The death of Otto Warmbier has focused the world’s attention on the plight of other foreign nationals North Korea has imprisoned to use as bargaining chips for aid and diplomatic concessions. In addition to three other Americans, the regime is known to be holding six South Koreans, a number of Chinese and a Canadian citizen, Canadian pastor, Hyeon Soo-lim, who was charged with subversion in 2015 and given a 15-year sentence, and then released a few days ago in a coma after 17 months internment.
In the hours since Warmbier’s parents announced that their 22-year-old son had died in hospital in Ohio, calls grew for the release of other foreign nationals who have been incarcerated for alleged crimes against North Korea. The university student died on Monday, days after North Korea released him 17 months into his sentence of hard labor for attempting to steal a propaganda poster from a hotel near the end of an organized tour.
Foreign detainees are likely to be sent to a prison in the city of Sariwon, south of the capital, Pyongyang, where they are treated more leniently than the estimated 200,000 to 300,000 North Koreans held inside the country’s vast infrastructure of prisons, labor camps and political re-education camps.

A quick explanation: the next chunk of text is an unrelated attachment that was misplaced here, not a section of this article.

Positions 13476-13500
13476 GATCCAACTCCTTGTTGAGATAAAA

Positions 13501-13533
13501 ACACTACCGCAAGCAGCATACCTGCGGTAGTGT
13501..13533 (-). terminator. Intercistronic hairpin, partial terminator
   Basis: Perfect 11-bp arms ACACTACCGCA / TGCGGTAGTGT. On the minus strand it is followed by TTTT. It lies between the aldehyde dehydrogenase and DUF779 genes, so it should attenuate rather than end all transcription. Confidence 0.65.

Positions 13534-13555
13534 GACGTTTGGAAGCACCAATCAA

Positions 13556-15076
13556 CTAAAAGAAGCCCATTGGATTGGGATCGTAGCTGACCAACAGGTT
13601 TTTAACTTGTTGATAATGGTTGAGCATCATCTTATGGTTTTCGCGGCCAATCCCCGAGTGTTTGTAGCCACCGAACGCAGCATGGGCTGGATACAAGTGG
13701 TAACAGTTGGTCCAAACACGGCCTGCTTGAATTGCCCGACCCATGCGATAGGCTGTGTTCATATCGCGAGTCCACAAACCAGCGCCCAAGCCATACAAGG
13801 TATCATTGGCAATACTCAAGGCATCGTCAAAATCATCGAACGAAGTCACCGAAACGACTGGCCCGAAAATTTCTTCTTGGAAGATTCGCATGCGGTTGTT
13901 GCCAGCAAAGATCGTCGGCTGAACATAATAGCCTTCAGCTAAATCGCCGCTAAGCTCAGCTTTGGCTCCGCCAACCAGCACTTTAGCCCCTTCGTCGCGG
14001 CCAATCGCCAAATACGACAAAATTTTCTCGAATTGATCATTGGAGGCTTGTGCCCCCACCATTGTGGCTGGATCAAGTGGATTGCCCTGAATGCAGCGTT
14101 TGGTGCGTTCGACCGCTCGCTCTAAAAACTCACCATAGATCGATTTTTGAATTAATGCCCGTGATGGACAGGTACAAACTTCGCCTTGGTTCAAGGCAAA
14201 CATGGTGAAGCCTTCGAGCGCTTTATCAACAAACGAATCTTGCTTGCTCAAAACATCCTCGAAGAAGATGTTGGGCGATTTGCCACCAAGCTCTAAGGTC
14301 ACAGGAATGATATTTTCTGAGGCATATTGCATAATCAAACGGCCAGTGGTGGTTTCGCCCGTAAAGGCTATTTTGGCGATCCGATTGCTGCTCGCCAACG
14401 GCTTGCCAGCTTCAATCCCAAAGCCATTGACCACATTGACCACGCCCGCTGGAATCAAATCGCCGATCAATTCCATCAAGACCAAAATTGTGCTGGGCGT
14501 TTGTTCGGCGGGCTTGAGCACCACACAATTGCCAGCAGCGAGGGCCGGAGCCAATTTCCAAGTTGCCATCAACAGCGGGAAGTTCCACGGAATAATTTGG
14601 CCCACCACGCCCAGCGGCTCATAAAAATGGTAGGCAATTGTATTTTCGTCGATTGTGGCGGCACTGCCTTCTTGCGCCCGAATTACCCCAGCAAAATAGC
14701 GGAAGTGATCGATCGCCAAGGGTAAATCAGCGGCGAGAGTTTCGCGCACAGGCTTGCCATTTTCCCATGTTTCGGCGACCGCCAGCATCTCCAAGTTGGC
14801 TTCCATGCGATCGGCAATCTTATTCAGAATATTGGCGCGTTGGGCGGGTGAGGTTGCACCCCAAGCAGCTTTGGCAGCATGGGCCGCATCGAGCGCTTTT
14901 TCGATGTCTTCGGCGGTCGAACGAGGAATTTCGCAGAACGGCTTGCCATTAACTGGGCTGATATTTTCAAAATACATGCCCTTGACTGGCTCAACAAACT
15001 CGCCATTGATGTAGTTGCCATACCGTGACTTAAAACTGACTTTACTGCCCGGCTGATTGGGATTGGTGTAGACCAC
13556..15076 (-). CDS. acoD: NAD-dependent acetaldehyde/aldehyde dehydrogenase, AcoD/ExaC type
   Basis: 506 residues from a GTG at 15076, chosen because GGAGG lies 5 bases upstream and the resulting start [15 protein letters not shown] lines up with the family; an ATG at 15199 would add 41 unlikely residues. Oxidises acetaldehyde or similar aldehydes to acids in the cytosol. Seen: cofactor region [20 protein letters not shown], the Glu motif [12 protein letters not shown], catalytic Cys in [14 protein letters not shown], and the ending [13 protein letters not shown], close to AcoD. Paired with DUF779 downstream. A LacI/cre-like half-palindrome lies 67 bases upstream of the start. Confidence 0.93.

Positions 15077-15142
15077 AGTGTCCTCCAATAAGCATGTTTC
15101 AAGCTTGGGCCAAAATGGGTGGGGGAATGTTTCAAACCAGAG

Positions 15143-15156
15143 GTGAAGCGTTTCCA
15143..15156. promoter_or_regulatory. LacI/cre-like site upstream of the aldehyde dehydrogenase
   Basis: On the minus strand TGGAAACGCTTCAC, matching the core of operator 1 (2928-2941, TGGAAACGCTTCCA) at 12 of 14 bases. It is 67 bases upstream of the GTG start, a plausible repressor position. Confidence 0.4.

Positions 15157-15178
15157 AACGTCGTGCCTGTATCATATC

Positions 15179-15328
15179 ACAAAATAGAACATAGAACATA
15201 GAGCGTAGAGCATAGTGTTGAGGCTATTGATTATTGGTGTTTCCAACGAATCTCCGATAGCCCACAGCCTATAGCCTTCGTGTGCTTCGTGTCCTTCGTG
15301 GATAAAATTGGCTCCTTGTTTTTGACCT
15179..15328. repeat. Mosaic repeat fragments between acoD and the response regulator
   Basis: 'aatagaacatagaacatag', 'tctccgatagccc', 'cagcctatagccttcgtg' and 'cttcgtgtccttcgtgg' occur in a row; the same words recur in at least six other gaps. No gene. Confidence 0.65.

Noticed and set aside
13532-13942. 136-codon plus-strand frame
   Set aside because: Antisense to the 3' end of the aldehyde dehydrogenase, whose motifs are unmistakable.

“North Korean prisoners are routinely tortured, but it’s unlikely that that happens to foreign detainees. They are also well-fed compared with North Korean inmates,” said Jiro Ishimaru, of Asia Press, an Osaka-based organization with a network of contacts in North Korea. “The biggest problem is the toll incarceration in a place like North Korea takes on their mental health.”
The Committee for Human Rights in North Korea used Warmbier’s death to draw attention to the incarceration of ordinary citizens who are “starved, tortured, brutalized and killed in North Korea’s political prison camps”.